Global climate has changed through time and continues to change and to display variability (Burroughs, 2001; Lockwood, 2001). Both climate change and variability can be a response to internal or external forcing of the climate system. Passive forcings involve modulation of faster responding components by slower response time components. Active forcings result from variations and instabilities of the climate system dynamics and by coupled interactions between climate system components. Passive forcings are known as stochastic forcings due to their random evolution while active forcings are called dynamic forcings because a strong dynamical response is required in the slower component (Bigg et al., 2003). It is now becoming evident that one component of climate change and variability is related to natural processes and another component is attributed to human activities (IPCC, 2001). Aside from concerns for the causal factors, the important point is that an abundance of evidence shows that climate is dynamic and not static. This has significant applied ramifications because it warns us that past experience provides a limited view of potential future conditions.
Climate change and variability in both space and time have significant practical importance related to climate forcing of the hydrologic cycle. Energy and moisture are the active factors of climate whose coincidence is managed through the hydrologic cycle. The partitioning of precipitation among competing environmentally determined options within the hydrologic cycle includes runoff. Runoff is the water that appears in rivers, lakes, and streams and along with groundwater represents the water supply available for human use. Recurring droughts and declining water supplies are powerful reminders of human dependence on climate as the source of an essential natural resource.
While drought emphasizes a short-term climate variation, the potential for long-term climate change represents an additional need for comprehensive knowledge of the climate system and hydroclimatology. Many scientists expect that human alteration of atmospheric trace gases will produce global warming by the middle of the twenty-first century that will cause climates to be different from those of the present (Burroughs, 2001; IPCC, 2001). The present climate serves as a benchmark for identifying and assessing the magnitude of climate change. State-of-the-art general circulation models do not provide precise indications of regional climate change expected to accompany global warming, and this contributes additional confusion to the already complex issue of understanding hydroclima-tology. The large-scale averaging in GCMs has the effect of smoothing regional-scale processes of greatest concern for understanding hydroclimatic problems. However, several techniques are available for subgrid-scale parameterizations that permit the GCM areal averages to be downscaled (Shelton, 2001). Improvements in representing land surface hydrological processes in coupled atmosphere-land-ocean GCMs provide another avenue for achieving better representation of regional hydroclimatic processes.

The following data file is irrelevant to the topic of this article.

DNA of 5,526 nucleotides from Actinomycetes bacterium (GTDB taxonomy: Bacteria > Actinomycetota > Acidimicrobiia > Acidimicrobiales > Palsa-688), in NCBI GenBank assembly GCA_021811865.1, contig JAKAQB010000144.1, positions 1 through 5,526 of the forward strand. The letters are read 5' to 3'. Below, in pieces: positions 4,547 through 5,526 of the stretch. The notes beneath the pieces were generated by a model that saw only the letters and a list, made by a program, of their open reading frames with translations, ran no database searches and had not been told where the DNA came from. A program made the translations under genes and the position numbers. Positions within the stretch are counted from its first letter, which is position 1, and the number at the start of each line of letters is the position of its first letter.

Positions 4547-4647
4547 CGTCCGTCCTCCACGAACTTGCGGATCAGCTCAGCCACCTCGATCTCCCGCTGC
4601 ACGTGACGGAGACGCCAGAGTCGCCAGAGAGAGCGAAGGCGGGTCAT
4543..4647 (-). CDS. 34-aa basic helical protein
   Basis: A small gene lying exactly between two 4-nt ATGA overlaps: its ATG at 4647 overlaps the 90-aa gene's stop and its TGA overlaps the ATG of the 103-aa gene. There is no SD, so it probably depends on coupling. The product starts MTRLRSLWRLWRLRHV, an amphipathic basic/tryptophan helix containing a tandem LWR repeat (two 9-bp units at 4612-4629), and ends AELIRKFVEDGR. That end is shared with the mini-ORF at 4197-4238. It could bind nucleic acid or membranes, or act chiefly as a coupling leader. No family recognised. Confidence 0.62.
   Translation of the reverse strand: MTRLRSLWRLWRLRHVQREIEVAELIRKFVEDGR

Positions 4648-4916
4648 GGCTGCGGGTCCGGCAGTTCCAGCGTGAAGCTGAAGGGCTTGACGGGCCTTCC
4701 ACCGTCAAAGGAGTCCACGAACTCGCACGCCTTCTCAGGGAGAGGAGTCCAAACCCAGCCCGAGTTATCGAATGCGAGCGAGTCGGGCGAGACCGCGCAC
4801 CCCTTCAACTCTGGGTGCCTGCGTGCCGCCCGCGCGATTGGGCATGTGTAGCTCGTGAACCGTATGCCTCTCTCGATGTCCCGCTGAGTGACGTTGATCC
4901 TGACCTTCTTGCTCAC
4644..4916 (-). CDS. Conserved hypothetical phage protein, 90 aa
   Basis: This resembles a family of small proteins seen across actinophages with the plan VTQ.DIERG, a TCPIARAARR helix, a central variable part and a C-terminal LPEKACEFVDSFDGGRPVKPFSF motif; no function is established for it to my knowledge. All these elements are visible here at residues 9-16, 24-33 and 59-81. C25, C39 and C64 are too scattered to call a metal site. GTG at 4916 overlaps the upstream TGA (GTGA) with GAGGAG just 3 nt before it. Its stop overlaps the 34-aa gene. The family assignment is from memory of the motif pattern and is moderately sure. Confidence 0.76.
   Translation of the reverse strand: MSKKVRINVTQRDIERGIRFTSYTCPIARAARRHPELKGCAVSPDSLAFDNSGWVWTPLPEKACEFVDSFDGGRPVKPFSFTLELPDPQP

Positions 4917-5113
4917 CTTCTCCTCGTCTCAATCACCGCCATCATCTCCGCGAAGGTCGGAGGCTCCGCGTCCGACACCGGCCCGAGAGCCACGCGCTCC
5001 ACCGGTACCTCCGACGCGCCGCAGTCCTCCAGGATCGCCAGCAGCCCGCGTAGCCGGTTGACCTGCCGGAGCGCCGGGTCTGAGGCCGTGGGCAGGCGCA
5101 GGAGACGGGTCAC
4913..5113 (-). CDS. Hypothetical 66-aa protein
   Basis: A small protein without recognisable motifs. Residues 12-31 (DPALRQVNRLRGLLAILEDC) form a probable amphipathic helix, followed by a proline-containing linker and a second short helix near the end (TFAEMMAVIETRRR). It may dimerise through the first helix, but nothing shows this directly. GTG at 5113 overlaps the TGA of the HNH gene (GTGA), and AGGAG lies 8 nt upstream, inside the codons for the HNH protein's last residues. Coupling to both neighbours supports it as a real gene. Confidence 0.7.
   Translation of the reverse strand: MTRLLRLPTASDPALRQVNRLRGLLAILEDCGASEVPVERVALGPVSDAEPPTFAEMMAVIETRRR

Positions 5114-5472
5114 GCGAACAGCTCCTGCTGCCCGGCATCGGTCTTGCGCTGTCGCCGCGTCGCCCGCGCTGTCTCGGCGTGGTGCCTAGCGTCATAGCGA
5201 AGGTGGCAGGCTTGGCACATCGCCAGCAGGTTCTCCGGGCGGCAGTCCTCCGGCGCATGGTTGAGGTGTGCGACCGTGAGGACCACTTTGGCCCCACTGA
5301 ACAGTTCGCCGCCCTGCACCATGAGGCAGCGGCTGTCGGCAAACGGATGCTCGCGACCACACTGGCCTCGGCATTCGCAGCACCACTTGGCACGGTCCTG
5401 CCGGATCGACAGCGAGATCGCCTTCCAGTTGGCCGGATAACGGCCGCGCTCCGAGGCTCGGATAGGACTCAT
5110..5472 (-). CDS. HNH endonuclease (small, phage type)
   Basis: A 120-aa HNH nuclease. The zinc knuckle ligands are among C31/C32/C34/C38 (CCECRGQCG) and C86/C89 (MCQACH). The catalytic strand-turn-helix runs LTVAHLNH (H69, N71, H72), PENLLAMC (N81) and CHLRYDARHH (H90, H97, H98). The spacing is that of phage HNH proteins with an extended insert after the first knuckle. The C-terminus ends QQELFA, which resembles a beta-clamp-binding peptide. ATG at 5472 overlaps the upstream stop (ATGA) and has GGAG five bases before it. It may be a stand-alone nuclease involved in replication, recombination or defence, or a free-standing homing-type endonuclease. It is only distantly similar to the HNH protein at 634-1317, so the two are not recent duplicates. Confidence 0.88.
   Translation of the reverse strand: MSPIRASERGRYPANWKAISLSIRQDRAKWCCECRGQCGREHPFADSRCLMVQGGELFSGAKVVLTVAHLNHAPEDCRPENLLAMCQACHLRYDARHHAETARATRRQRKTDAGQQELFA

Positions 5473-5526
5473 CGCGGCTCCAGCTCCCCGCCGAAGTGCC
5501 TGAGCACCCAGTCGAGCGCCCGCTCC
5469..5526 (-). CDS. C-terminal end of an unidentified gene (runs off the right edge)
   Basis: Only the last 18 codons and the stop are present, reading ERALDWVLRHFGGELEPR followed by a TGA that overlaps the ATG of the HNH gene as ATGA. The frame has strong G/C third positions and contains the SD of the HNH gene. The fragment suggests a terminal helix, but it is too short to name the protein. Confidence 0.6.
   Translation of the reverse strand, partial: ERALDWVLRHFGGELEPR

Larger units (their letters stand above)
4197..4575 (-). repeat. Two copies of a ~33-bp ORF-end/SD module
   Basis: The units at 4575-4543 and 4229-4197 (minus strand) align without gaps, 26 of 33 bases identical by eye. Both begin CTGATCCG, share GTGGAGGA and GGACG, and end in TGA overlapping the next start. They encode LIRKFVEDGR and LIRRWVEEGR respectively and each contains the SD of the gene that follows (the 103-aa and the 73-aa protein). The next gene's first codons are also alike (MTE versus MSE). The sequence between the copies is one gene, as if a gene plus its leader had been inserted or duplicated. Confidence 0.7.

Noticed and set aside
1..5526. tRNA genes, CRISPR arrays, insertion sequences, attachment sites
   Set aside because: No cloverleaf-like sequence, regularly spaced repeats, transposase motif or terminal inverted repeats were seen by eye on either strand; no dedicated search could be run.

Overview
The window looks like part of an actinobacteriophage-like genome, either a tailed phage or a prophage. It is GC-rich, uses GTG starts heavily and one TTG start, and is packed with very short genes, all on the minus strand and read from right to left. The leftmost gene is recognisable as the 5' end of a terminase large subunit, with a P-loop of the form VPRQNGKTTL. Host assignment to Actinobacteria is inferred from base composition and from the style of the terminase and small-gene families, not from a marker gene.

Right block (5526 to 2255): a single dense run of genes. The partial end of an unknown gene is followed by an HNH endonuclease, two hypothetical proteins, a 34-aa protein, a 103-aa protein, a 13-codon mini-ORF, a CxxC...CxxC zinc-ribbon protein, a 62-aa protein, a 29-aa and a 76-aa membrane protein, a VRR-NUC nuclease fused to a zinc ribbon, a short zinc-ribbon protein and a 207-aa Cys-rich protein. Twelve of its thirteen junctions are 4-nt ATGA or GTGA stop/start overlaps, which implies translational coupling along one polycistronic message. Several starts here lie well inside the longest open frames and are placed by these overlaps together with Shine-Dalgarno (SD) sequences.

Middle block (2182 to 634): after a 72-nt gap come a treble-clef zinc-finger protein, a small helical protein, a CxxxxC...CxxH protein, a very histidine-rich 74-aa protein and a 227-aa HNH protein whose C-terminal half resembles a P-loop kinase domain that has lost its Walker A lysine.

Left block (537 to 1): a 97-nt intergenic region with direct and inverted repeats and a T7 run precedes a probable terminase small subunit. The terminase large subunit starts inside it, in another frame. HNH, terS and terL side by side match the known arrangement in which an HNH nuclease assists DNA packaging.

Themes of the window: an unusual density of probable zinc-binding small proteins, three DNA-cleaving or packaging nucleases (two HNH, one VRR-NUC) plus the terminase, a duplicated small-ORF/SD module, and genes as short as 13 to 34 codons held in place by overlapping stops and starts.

Intuitively, we expect a warmer Earth to be wetter as a result of accelerated evaporation serving as a forcing to increase precipitation within the hydrologic cycle. However, regional climate differences can be expected to produce broad geographical variations in the temperature and precipitation response. An additional complication suggested by model simulations is that the relationship between warmer climates and the intensity of the hydrologic cycle may result from the sensitivity of sea surface temperatures to a warmer climate. Consequently, warmer climates can be associated with either an increase or a decrease in the intensity of the hydrologic cycle (Yang et al., 2003), and there may be latitudinal and seasonal differences related to vegetation's role in recycling water (Dirmeyer and Brubaker, 2006). The present climate must be understood before the ramifications of climate change can be fully appreciated.
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